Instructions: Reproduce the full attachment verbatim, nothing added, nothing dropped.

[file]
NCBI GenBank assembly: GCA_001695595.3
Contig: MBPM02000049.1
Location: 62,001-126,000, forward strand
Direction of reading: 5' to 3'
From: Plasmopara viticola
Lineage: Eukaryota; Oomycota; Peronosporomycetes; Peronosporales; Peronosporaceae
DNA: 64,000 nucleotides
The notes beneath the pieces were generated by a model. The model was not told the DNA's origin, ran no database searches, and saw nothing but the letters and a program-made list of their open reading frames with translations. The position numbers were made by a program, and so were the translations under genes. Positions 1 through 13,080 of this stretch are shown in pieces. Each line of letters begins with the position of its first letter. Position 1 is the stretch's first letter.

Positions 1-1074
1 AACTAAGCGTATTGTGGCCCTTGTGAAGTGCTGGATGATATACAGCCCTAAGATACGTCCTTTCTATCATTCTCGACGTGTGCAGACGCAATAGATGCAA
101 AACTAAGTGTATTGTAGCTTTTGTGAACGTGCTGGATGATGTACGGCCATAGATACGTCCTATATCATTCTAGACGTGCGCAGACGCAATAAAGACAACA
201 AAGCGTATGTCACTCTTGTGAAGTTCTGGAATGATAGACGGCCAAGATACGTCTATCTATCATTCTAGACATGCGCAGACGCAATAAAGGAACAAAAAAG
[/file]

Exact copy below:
NCBI GenBank assembly: GCA_001695595.3
Contig: MBPM02000049.1
Location: 62,001-126,000, forward strand
Direction of reading: 5' to 3'
From: Plasmopara viticola
Lineage: Eukaryota; Oomycota; Peronosporomycetes; Peronosporales; Peronosporaceae
DNA: 64,000 nucleotides
The notes beneath the pieces were generated by a model. The model was not told the DNA's origin, ran no database searches, and saw nothing but the letters and a program-made list of their open reading frames with translations. The position numbers were made by a program, and so were the translations under genes. Positions 1 through 13,080 of this stretch are shown in pieces. Each line of letters begins with the position of its first letter. Position 1 is the stretch's first letter.

Positions 1-1074
1 AACTAAGCGTATTGTGGCCCTTGTGAAGTGCTGGATGATATACAGCCCTAAGATACGTCCTTTCTATCATTCTCGACGTGTGCAGACGCAATAGATGCAA
101 AACTAAGTGTATTGTAGCTTTTGTGAACGTGCTGGATGATGTACGGCCATAGATACGTCCTATATCATTCTAGACGTGCGCAGACGCAATAAAGACAACA
201 AAGCGTATGTCACTCTTGTGAAGTTCTGGAATGATAGACGGCCAAGATACGTCTATCTATCATTCTAGACATGCGCAGACGCAATAAAGGAACAAAAAAG